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Soviet Union (former) Government Structure and Functions
https://photius.com/countries/soviet_union_former/government/soviet_union_former_government_government_structure~1705.html
Sources: The Library of Congress Country Studies; CIA World Factbook
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    THE GOVERNMENT OF the Soviet Union administered the country's economy and society. It implemented decisions made by the leading political institution in the country, the Communist Party of the Soviet Union (CPSU).

    In the late 1980s, the government appeared to have many characteristics in common with Western, democratic political systems. For instance, a constitution established all organs of government and granted to citizens a series of political and civic rights. A legislative body, the Congress of People's Deputies, and its standing legislature, the Supreme Soviet, represented the principle of popular sovereignty. The Supreme Soviet, which had an elected chairman who functioned as head of state, oversaw the Council of Ministers, which acted as the executive branch of the government. The chairman of the Council of Ministers, whose selection was approved by the legislative branch, functioned as head of government. A constitutionally based judicial branch of government included a court system, headed by the Supreme Court, that was responsible for overseeing the observance of Soviet law by government bodies. According to the Constitution of 1977, the government had a federal structure, permitting the republics some authority over policy implementation and offering the national minorities the appearance of participation in the management of their own affairs.

    In practice, however, the government differed markedly from Western systems. In the late 1980s, the CPSU performed many functions that governments of other countries usually perform. For example, the party decided on the policy alternatives that the government ultimately implemented. The government merely ratified the party's decisions to lend them an aura of legitimacy. The CPSU used a variety of mechanisms to ensure that the government adhered to its policies. The party, using its nomenklatura (see Glossary) authority, placed its loyalists in leadership positions throughout the government, where they were subject to the norms of democratic centralism (see Glossary). Party bodies closely monitored the actions of government ministries, agencies, and legislative organs.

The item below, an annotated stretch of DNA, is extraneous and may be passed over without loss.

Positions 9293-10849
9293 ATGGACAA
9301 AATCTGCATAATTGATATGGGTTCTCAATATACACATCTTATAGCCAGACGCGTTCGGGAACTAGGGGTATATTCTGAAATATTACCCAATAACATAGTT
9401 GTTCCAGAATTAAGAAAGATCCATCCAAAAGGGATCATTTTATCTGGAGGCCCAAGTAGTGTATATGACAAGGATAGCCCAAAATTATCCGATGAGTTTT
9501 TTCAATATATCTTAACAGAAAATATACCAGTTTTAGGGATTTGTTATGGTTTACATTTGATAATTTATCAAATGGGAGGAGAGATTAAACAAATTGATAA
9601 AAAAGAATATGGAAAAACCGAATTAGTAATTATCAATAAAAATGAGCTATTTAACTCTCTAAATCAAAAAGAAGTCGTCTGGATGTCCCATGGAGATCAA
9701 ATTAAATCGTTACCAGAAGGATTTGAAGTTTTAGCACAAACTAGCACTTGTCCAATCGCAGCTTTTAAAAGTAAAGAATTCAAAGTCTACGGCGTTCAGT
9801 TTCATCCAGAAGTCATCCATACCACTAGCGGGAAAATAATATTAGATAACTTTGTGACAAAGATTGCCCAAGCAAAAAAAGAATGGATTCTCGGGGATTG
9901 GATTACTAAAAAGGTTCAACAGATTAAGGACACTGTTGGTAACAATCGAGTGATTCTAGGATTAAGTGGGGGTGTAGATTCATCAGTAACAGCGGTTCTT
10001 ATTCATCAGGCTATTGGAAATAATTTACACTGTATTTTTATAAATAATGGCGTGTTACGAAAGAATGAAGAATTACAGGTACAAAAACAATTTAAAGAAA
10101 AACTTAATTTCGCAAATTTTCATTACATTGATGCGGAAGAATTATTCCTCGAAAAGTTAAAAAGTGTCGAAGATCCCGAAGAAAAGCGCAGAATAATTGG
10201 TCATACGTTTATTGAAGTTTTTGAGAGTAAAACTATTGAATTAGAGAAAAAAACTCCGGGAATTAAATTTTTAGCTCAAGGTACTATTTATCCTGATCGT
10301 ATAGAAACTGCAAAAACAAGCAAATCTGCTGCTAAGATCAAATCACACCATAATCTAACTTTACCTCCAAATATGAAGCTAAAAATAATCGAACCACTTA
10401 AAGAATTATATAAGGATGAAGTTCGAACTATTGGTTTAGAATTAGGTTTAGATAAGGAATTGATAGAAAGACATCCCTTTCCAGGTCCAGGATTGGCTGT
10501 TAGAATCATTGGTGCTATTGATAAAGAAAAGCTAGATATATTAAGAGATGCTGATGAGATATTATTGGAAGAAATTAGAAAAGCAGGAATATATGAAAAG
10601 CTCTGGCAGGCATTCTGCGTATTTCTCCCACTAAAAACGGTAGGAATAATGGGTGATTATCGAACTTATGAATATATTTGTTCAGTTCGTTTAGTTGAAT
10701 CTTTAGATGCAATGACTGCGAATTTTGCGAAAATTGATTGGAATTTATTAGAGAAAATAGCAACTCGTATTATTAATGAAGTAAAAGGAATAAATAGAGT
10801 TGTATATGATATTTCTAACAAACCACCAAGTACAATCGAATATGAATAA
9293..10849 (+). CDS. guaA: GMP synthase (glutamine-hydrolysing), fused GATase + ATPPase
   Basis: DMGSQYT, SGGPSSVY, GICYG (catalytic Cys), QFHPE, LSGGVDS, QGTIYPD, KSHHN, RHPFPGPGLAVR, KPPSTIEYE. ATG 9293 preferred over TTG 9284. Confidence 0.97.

The content of the Soviet Constitution differed in many ways from typical Western constitutions. It generally described existing political relationships, as determined by the CPSU, rather than prescribing an ideal set of political relationships. The Constitution was long and detailed, giving technical specifications for individual organs of government. The Constitution included political statements, such as foreign policy goals, and provided a theoretical definition of the state within the ideological framework of Marxism-Leninism (see Glossary). The CPSU could radically change the constitution or remake it completely, as it has done several times in the past.